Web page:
Geoff Boyle FBKSTS
Director of Photography EU based CML List Owner & Sysadmin
David Mullen wrote :
I didn't say that it was the same as the difference between 16 and 35, and it shouldn't take much imagination to understand what I was talking about, which was flexibility and options. If you loose a little resolution in a faster film stock (for instance) why not get it back with a bigger negative.
Shooting SMPTE Full Aperture, 1.33:1 gives you 50% more image area than standard TV transmission. That is significant enough for me. It isn't as though it's difficult or expensive to do. The 'conservative' Panavision SuperTV GG gives you 10% more image area, which you might say 'isn't much' but they did make the ground glass, so someone must have thought it was worth while. 'SuperTV' is just that, a larger transfer area, utilizing more negative, which is never a bad thing no matter how inferior the presentation medium is.
I agree that framing flexibility is a great reason to shoot Super in some situations, even ideal in many, but there are plenty of other ways and reasons to shoot Super 35.
Aside from the larger negative size used in origination and display of an Anamorphic project, another key element is the reduced depth of field offered by anamorphic shooting. Loosely translated, for an equal angular field of view / focal lenght, the depth of field will be reduced by 50%, due to the X2 factor of the anamorphic process, making your 50mm lens equal to a 100mm lens. This can be used as part of the cinematographic language, if that's what you wish, or it can be quite a nuisance, if you are only trying to get the 2:35 format. Also, good anamorphic lenses are heavier and cost more. For a TV finish, anamorphics may be more problems than they are worth. For a film finish, they offer a unique look that no spherical system can emulate.
Danys BRUYERE Dir. Operations Groupe TSF, Paris
>,,,,David is absolutely right, it's the ability to alter the framing "that" makes "20" S35 so attractive for commercials, more room to play.,,,, Geoff Boyle FBKSTS
I shot an MOW this summer in S35 and I think I noticed an improvement in the image structure. It's one of those things where you hear, "Wow, that looks great!", a few more times than the usual. It's a subtle improvement, but there none the less.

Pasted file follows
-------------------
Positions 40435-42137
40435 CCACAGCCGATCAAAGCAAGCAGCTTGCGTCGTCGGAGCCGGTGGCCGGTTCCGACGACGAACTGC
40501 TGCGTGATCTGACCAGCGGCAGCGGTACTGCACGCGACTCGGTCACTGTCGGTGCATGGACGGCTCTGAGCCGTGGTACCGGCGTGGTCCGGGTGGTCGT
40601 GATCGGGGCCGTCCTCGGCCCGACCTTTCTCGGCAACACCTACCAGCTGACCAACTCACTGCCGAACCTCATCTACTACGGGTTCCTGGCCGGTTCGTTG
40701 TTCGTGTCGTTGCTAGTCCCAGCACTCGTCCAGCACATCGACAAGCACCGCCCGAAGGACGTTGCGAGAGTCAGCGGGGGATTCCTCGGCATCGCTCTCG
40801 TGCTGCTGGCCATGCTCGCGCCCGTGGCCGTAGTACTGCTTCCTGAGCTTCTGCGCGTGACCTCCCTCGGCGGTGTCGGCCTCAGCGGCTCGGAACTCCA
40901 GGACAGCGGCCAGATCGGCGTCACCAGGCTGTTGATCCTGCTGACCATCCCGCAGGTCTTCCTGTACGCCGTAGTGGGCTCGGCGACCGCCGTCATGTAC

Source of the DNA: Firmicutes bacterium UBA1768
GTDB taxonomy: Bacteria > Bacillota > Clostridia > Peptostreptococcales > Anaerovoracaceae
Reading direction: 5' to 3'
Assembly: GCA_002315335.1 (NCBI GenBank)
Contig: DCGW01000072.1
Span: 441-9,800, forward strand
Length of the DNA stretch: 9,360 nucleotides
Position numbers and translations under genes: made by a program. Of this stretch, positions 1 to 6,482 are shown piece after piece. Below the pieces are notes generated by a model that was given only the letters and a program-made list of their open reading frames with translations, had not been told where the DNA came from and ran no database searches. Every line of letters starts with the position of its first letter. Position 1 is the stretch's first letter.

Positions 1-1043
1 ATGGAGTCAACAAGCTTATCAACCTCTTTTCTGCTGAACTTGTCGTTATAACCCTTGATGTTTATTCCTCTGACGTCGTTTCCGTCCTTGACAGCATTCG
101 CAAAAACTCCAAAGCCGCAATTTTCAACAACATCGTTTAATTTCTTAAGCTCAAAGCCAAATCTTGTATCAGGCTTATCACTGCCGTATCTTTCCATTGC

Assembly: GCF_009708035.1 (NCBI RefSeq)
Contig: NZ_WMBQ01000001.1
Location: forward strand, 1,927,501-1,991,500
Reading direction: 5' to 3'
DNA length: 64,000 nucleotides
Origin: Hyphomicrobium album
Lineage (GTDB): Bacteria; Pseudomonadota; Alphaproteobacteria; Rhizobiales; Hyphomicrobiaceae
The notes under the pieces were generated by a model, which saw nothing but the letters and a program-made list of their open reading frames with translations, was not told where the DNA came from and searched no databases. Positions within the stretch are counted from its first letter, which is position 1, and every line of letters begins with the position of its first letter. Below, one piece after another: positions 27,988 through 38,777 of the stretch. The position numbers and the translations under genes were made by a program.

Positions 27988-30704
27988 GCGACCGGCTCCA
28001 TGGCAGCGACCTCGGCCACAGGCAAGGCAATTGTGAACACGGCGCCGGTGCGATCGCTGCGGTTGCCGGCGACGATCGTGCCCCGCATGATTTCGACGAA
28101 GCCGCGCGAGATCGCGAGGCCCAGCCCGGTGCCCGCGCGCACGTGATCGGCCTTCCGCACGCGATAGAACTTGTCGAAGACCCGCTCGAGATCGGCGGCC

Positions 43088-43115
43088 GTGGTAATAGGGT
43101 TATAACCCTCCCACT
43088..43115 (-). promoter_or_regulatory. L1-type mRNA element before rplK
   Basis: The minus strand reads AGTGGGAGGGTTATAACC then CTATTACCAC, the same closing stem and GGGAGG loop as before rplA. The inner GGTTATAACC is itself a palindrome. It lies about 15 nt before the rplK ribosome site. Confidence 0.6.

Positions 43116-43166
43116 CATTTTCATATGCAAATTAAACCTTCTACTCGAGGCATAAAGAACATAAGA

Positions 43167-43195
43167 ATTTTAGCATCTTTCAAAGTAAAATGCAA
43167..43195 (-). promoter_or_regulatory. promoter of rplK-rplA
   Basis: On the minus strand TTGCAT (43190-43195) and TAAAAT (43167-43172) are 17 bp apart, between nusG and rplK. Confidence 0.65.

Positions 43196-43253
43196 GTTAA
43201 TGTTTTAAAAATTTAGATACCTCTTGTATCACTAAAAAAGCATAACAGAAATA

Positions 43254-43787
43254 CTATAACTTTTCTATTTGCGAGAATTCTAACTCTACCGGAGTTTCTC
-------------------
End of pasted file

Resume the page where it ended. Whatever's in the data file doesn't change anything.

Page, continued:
Does it make any sense that I thought the difference was a bit more noticeable with 5279?
May I suggest that you take a close look at the HAWK ANAMORPHIC compact lenses, manufactured by Vantage Films / Rodenstock.
Technical specs are as follows: 30mm T2.2 mod 3'6" / 1 m 4.2kg 35mm T2.2 mod 3'6" / 1 m 4.2kg
40mm T2.2 mod 3'6" / 1 m 2.1kg 50mm T2.2 mod 3'6" / 1 m 1.9kg 60mm T2.2 mod 3'6" / 1 m 2.1kg 75mm T2.2 mod 3'6" / 1 m 2.4kg 100mmT2.8 mod 3'6" / 1 m 2.8kg
135mmT2.8 mod 3'6" / 1 m 4.9kg 180mmT2.8 mod 3'6" / 1 m 6.4kg 250mmT2.8 mod 3'6" / 1 m 6.8kg
There is also one compact zoom lens (55-165 whhich weighs only 2.1kg at T4. Very nice for hand-held and steadycam. A few other zooms complete the set, but are predictably larger: 46-230mm T3.6 300-900 T4
So your main lens set, from the 40 yo 100, can be carried in two small lens cases. If you need closer focus, the Hawk V-Series lenses (30mm, 35mm, 40mm, 50mm, 60mm 75mm 100mm and 135mm) offer close focus down to 60cm, alowing you to have objects in focus about 15cm in front of your matte box.
These lenses are available exclusively in Europe from Iris Camera (Groupe TSF), Arri Media, EPC, and Vantage Films.
Flaring is a real issue with anamorphics. The Hawk lens system performs very predictably and consistently throughout the range of lenses, so you know how things will look.
Claimer: I work for one of the above companies, not all of them... Do not hesitate to contact me directly if you want more info.
Danys BRUYERE Dir . Operations Groupe TSF / Iris Camera Paris.
Is this with an anamorphic scan (in effect, moving the CCD across the neg at half speed) providing anamorphic images straight out of the scanner, or is it by scanning flat, and then doing a vertical digital scale x2? If it's the latter, then I find it hard to believe that this could ever look all that sharp, given that the height of the cinema screen is going to be filled with only about 870 pixels of information. Or am I missing something? As I see it, doing super35 for 'scope with 2k flat scans is a pretty marginal exercise - I just saw a feature in this format with 2k vfx shots in, and I have to say, they didn't look very sharp against the non-vfx shots...